I have to admit that deliveries on the back roads of Maine have long been a favored pastime for this farmer. Countless little roads thread their way across the landscape, beckoning the traveler off the 2-lane highways and deeper into the heart of the state. Here are the places where Maine’s legacy still exists─a hold-over from days gone by. Steeped in history and tradition, these back-roads fascinate me. Delivering Runamuk’s farm-goods to households in these rural and wild parts of Maine is never a chore, but a privilege I am grateful for.
Roaming the Backroads
When I was a girl, my mother would occasionally load her 3 children─myself, my younger brother and my baby sister─into the beat-up yellow station wagon our family owned. She drove the car out of town, stopping along the way at Casey’s Market in Anson to buy ham Italian sandwiches (another Maine tradition) and other picnic provisions. Then she drove northward, away from the cities and towns, into the depths of the Maine wilderness. Sometimes we went swimming at Embden Pond. Sometimes we were fishing little streams off an unknown bridge on a dirt road somewhere in Moscow or Rangeley. Other times we picked blueberries behind an abandoned farmhouse in Phillips, or blackberries under the powerlines in New Vineyard. These are treasured memories for me, and probably my favorite memories of my mother.
Roaming the backroads became a habit when my eldest son, William, was a baby. Sometimes a ride in the car was the only way to get him to nap. The backroad drives became a means of escape when life became rocky for me, and I spent countless hours rolling down one dirt road or another, searching for my forever farmhouse.
While progress comes to southern and central Maine, creeping ever northward into rural areas, off the beaten path old Maine still exists. Forgotten farmhouses in varying conditions are scattered in unknown river valleys. Above them on a high hill or mountainside, little log cabins complete with outhouse are hidden in the dense forests.
Stone walls running along the roadside speak of a legacy almost forgotten, while massive maples act as sentries, lining the roads. Gnarled branches spread out overhead as you pass beneath the trees. Sometimes that legacy has been maintained, the fields preserved, the old farmhouse in-tact. Other times the forest has reclaimed the fields where livestock once grazed, and all that remains of the farmhouse is a stone foundation in the earth only visible during spring or fall, when the forest vegetation has died back, allowing the secrets of the landscape to be seen.
In these parts there still exists many family homesteads with backyard gardens and a coop full of chickens. Here people still go smelting and eat fiddleheads in the spring. They make strawberry-rhubarb pies and can jars of raspberry jam. In the fall they hunt to put meat in their freezer and during the winter they go ice fishing. People in these parts are still connected to the land and Maine’s rich agricultural legacy thrives even in this modern society. These are my people. This is where I belong.
Committed to Local Food
When they were younger, egg-deliveries were the perfect excuse to get out of the house without the kids and take a drive down a backroad. As Runamuk grew, I gave up the deliveries in favor of setting up at the local farmers’ market. Getting back to delivery over the course of this winter has been wonderful. Ironically, it prepared my farm in advance for the coronavirus pandemic. I was offering delivery before delivery became a necessity, and I really haven’t had to change much about how I do business.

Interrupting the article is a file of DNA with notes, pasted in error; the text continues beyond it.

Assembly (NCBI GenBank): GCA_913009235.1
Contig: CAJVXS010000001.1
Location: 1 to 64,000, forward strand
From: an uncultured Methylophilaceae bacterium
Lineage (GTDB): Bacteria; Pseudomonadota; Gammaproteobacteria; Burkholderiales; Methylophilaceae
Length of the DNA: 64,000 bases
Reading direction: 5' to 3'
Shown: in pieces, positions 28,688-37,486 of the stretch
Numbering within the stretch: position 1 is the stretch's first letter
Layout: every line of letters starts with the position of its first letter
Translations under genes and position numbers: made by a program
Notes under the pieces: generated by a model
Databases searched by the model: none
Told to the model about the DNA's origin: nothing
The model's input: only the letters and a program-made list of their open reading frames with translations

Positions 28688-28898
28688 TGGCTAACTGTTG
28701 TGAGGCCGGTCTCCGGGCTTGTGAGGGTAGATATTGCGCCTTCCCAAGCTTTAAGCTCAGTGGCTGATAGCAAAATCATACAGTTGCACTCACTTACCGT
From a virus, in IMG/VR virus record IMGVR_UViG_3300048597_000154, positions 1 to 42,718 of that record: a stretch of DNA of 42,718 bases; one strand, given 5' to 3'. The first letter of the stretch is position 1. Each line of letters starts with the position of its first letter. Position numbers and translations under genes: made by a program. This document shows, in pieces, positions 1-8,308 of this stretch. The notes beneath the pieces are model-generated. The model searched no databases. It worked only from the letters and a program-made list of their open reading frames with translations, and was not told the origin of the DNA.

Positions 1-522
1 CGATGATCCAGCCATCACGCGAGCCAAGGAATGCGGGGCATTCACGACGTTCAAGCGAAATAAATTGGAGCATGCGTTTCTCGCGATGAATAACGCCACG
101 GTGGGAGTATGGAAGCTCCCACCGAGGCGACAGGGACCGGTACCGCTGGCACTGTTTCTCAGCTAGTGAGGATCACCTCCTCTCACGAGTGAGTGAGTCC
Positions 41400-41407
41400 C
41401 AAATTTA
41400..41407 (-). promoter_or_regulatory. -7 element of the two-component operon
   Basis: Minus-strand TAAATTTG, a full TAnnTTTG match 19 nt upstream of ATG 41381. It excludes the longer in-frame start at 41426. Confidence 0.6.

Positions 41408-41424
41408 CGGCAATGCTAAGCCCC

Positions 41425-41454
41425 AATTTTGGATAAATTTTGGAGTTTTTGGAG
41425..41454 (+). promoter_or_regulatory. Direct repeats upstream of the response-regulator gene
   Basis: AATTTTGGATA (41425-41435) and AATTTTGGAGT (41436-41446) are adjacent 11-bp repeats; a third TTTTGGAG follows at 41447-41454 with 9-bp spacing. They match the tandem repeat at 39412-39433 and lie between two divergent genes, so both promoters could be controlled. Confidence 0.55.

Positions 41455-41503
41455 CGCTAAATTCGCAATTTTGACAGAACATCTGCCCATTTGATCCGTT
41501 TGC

In fact, more than 20 households have enrolled to participate in Runamuk’s CSA Farm-Share program. These people have committed to local food─they’ve committed to Runamuk─and they have such faith in my abilities that they’ve even pre-paid to have dibs on the food I am producing. That is a huge compliment to this humble farmer, and something that is not taken lightly. It is now my responsibility to ensure that those families have access to high-quality, fresh foods every week. This is serious business.
I’ve been preparing for this all winter, though─ramping up production and putting different pieces in place. I am ready and eager to do the work. Shelves upon shelves of seedlings sit under lights inside the farmhouse waiting for the ground to warm up. This past weekend I was finally able to get the hoop-house closed in to allow for expanded seedling production. These plants will fill my expanded gardens, and will eventually fill bellies within my local community.
To me, there is no higher honor than to be someone’s farmer. It truly is my privilege to be able to stock the shelves at the Runamuk farmstand, to make these deliveries on the backroads of Maine, and to feed and nurture the people and places I hold most dear. Who’s your farmer?
Note: The deadline to enroll in Runamuk’s CSA Farm-Share program is Thursday, April 30th. Click here for details and to read about the special perks I’m offering members. Those who are interested in participating, but are either waiting for tax returns, stimulus checks, or are simply strapped for cash, please don’t hesitate to contact the farm to ask about late-payments, payment arrangements, potential bartering opportunities, or work-shares. I really want to make high-quality, fresh foods accessible to as many households as possible. That is my commitment to my local community.